Carrier Liability vs. Freight Insurance. What is the Difference?

Freight damage and loss is a reality of shipping. If you are a frequent buyer or seller, it’s a matter of when you will be party to damage, loss or pilferage. Freight Claims has risen over 5% over the past year and with the capacity issues and staffing, we expect that number to rise by no fault of the shipper. When damage or loss occurs, your first thought is, Great, am I out the money I spent? To answer the question, you need to understand the difference between carrier liability and freight insurance.

Carrier Liability 

Every freight shipment is covered by some form of liability coverage, determined by the carrier. The amount of coverage is based on the commodity type or freight class of the goods being shipped and covers up to a certain dollar amount per pound of freight and regulated by the government.

In most cases, the freight carrier’s liability coverage will be less than the actual value of the freight. It’s common to see carrier liability restricted to $0.10 per lb. or less for used items shipping via LTL or maximum of $100,000 for a full truckload.

When you are processing freight shipments it’s very important to know the carrier’s liability for freight loss and how much is covered. If you do not know, now is the time prior to finding out you have no recourse.

Freight claims are a headache when dealing with a transporter. In order for them to pay on a claim, a shipper must file proof of transit, invoices, damage repair estimates and other forms to placate the carrier. It seems easy to prove the carrier is at fault for the damaged or lost freight. But the carrier liability limitations or obstacles they place during the claim process could negate any claim you have and although it is evident your shipment was damaged/lost/pilfered, it is never as simple as that with the carrier. Important: Always inspect while the carrier delivery driver is there and notate any issues on the BOL and have the driver sign to acknowledge this. Additionally, if damage is not noted on the delivery receipt, carriers will typically deny any liability unless a concealed damage claim is filed.

If the carrier approves the claim after inspection or research, then they will pay for the cost of repair (if applicable) or manufacturing cost, not the retail sell price. The freight carrier could also pay only a partial claim amount and offer an explanation as to why they are not 100% liable. NOTE: The freight carrier will try everything in their power to not pay on a claim or reduce their payment for the claim as much as possible.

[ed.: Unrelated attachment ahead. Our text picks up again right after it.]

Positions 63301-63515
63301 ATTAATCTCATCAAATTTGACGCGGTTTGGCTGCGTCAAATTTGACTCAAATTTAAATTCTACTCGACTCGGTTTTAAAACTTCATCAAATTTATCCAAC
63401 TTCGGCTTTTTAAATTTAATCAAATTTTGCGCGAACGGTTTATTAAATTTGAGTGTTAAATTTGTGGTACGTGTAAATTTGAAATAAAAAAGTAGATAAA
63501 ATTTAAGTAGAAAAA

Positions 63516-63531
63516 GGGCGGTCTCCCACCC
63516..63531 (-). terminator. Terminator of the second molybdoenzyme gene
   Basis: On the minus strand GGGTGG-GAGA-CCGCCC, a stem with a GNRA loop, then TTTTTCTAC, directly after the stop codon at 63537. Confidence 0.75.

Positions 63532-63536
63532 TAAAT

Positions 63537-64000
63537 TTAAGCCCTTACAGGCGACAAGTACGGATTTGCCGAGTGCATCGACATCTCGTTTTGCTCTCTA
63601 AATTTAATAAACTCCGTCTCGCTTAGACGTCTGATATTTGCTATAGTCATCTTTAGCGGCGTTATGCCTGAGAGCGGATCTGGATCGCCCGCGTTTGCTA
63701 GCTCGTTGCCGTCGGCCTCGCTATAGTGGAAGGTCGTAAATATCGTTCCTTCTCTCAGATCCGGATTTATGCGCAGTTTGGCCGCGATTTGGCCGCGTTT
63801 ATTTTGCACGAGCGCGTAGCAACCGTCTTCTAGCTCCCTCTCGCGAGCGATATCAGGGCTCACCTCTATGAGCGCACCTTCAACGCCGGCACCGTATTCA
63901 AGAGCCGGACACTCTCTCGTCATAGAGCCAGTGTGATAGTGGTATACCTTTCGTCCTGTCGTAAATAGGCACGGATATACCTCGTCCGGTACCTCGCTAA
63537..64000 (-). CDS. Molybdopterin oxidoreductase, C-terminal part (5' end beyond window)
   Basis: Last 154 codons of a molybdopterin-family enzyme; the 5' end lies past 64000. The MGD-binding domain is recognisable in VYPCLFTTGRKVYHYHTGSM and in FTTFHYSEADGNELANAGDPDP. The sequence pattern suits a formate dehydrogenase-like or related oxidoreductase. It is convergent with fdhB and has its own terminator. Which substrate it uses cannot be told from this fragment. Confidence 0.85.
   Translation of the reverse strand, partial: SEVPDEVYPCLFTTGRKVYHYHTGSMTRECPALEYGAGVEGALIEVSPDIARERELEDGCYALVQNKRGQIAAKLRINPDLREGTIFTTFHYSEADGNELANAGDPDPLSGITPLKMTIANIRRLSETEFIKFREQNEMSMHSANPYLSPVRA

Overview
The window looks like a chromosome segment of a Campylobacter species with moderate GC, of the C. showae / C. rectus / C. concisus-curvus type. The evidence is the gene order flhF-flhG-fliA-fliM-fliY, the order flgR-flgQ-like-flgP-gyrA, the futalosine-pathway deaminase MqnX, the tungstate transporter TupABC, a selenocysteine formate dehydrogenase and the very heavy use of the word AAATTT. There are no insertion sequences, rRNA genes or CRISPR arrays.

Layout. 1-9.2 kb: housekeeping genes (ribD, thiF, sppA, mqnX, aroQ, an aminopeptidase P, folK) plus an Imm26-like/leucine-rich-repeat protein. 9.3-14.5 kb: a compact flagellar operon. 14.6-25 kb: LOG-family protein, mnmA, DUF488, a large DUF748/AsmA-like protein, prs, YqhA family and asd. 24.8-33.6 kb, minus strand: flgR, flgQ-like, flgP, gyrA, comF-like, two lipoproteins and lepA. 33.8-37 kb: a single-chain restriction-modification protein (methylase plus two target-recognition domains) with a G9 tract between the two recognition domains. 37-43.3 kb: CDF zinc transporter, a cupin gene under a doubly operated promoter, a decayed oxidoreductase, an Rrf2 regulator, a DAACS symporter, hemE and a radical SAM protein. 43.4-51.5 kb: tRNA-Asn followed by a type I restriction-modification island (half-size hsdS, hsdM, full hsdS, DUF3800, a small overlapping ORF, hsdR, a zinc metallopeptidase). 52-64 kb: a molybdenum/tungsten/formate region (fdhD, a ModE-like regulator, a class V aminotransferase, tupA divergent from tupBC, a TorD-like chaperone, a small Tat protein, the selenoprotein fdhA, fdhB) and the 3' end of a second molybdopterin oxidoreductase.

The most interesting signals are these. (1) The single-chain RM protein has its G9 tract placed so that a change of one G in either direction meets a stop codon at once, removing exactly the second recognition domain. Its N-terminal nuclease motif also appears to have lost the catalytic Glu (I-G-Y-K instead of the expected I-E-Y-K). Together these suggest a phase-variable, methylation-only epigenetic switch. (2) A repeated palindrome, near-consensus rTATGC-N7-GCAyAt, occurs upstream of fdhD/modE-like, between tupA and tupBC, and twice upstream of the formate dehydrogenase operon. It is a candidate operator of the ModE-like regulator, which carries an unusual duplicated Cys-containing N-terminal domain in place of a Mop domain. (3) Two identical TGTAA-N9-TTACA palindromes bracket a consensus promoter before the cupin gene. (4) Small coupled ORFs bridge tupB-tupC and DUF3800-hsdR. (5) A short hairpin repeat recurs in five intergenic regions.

Freight Insurance

Freight insurance (sometimes called cargo insurance, shipping insurance or goods in transit insurance) does not require proof that there was carrier fault for damage, pilferage or loss. Freight insurance is the best possible way to protect your customers and your business from loss or damage to your freight while in transit and lets not forget the damage to your companies reputation if you have a upset client. Freight insurance rates are usually based on the declared value of your shipment (and shipping costs). Typically you will work with an agent of the insurance underwriter.

What happens if your shipment has a higher value than what is covered by carrier liability, such as when shipping used goods? Maybe you have a shipment that is light weight but high value? Carrier liability probably is going to fall short of your needs. This is why it is important to know carrier valuation to see if you need added coverage and protection in the event of damage or loss.

Carrier Liability vs. Freight Insurance in the Claims Process

If your rely upon carrier liability coverage: 

  • Your claim has to be filed within 9 months of the delivery date
  • The delivery receipt must include notice of damage (for obvious damage)
  • Concealed damage must be reported to the carrier within 48 hours
  • Proof of value and proof of loss is required
  • Packaging has to be kept for inspection by the carrier
  • The carrier has 30 days to acknowledge your claim and must respond within 120 days
  • You will need to provide proof of carrier negligence as well.

If you purchase freight insurance: 

  • You will need to present proof of shipment value.
  • Proof of damage/loss will be required.
  • Inspection if required is timely.
  • Claims are typically paid within 30 days
  • You are not responsible to prove there was carrier negligence

We hope we have shed some light on Carrier liability coverage and Freight Insurance to help you decide if you are protected or if you need additional shipping insurance.

If you have questions like “how much does freight insurance cost?” or “what does freight insurance cover?” or to get a freight insurance quote, visit our calculations page. We’ll help you insure and ship smarter so you can stay protected.